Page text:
The “idea” of establishing a pro rugby league in Japan isn’t new one. There just hasn’t been anyone to take the lead and run with it.
That is, until Katsuyuki Kiyomiya put his hand up.
The high-profile former college and Top League head coach insisted on Sunday he was part of a group whose goal is to start a professional league in 2021.
“This is the first step to changing Japanese rugby,” Kiyomiya said during a sports business symposium during the Sports X Conference, in which he and a few other panelists discussed the future of the game in Japan.
The 2019 Rugby World Cup in Japan kicks off in less than two months, but Kiyomiya has been focused on the sustainable growth and success of the sport in Japan beyond the quadrennial event.
According to data from 2017 that was shown at the symposium, the annual expenditure of Japanese rugby was ¥28.6 billion, which was the third-largest figure in the world. But the profit was only ¥3.8 billion.
“When you spend 28.6 billion, you earn as much in return — you should be able to form a structure like that,” said Kiyomiya, who became one of the Japan Rugby Football Union’s vice presidents late last month.
Kiyomiya said the formation of a pro league is only a proposal at the moment and that the next — meaning before the conclusion of the World Cup — will be essential in terms of assembling stakeholders for the project.
Kiyomiya, 52, said his group is considering starting the pro league with a dozen teams based in the 12 cities that will host matches during the upcoming World Cup.
Currently, the highest level of rugby in Japan is the Top League, the 16-team industrial circuit, and its second division, the eight-team Challenge League.
Top League teams are owned by some of the nation’s major companies, such as Suntory, Toyota, Toshiba and Panasonic. But like in other industrial sports, the companies mainly operate the clubs for the purpose of public welfare.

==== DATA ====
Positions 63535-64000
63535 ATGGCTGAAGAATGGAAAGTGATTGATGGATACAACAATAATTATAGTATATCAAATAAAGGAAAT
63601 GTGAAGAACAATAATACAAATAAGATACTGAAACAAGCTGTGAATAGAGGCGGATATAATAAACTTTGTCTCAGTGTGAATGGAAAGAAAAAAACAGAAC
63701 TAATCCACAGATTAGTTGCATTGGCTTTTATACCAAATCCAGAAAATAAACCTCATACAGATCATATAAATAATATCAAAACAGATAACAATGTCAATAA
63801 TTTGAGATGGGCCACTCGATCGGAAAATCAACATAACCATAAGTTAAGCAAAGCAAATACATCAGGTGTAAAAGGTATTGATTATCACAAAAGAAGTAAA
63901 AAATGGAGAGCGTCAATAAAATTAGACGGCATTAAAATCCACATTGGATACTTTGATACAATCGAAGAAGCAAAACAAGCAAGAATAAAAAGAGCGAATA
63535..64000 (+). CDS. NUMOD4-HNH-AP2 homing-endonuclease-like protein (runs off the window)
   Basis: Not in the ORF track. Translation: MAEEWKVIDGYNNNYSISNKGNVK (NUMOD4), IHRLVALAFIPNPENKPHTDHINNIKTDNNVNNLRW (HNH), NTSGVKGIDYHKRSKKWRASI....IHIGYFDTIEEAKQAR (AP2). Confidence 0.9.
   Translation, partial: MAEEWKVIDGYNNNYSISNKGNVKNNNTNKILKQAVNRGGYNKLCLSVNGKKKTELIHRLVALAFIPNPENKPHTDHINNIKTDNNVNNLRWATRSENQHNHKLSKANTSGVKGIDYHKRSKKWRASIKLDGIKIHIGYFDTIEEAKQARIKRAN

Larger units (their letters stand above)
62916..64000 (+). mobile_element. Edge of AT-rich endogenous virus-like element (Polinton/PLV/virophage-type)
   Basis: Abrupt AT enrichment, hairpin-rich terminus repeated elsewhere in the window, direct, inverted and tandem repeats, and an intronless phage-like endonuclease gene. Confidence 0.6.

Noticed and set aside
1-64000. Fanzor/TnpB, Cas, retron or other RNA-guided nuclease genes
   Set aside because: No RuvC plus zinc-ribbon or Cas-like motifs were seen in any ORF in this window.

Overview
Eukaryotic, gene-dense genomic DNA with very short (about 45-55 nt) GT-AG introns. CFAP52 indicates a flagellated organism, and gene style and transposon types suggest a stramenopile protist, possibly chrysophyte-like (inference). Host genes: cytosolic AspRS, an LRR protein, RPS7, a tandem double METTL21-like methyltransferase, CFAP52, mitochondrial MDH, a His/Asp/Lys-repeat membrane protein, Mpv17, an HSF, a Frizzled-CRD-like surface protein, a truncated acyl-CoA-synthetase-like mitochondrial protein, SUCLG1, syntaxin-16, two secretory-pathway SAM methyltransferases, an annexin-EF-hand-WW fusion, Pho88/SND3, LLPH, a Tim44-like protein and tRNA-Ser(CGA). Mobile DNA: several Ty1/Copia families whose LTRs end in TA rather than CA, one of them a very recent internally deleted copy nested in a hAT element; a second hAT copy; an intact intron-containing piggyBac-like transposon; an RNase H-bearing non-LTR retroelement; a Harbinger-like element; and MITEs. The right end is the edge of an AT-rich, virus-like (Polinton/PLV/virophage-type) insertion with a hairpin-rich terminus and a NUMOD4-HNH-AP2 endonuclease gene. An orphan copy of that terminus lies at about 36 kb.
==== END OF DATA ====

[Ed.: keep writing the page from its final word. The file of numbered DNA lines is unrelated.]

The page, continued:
Masaki Sakaida, a lawyer who has recently become a board member for the JRFU, said he was surprised Japanese rugby relied on excessive amounts of investment by those companies, but generated little profit in return.
“It’s not sustainable. We’ve got to change this by any means,” said Sakaida, who also serves as a board member for the Japan Basketball Association, the B. League and the Japan Association for University Athletics and Sport (UNIVAS).
Kiyomiya’s group will use the B. League, which has enjoyed remarkable growth since it began play in 2016, as a reference point.
Kiyomiya and Sakaida said they had already discussed this plan with the Top League teams and their management entities and that many of them have shown positive reactions to the plan.
“There have been talks about forming a pro league so many times in the past, but they’ve never worked out,” Sakaida said. “But now there’s a leader like Kiyomiya and he’s mapped out his vision. Then I think we’ve earned consent from many of the club representatives.”
Kiyomiya, a former head coach for Waseda University, Suntory Sungoliath and Jubilo Yamaha, said that his group would hold a news conference to announce more detailed information about the potential new league in November.